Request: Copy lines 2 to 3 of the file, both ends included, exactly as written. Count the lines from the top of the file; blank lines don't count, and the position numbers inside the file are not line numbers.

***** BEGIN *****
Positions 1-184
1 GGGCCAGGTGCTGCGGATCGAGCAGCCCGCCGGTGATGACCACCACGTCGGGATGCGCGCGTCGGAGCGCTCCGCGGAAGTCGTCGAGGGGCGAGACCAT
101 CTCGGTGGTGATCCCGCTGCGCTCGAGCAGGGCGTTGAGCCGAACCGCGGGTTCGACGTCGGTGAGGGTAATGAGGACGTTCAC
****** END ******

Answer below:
1 GGGCCAGGTGCTGCGGATCGAGCAGCCCGCCGGTGATGACCACCACGTCGGGATGCGCGCGTCGGAGCGCTCCGCGGAAGTCGTCGAGGGGCGAGACCAT
101 CTCGGTGGTGATCCCGCTGCGCTCGAGCAGGGCGTTGAGCCGAACCGCGGGTTCGACGTCGGTGAGGGTAATGAGGACGTTCAC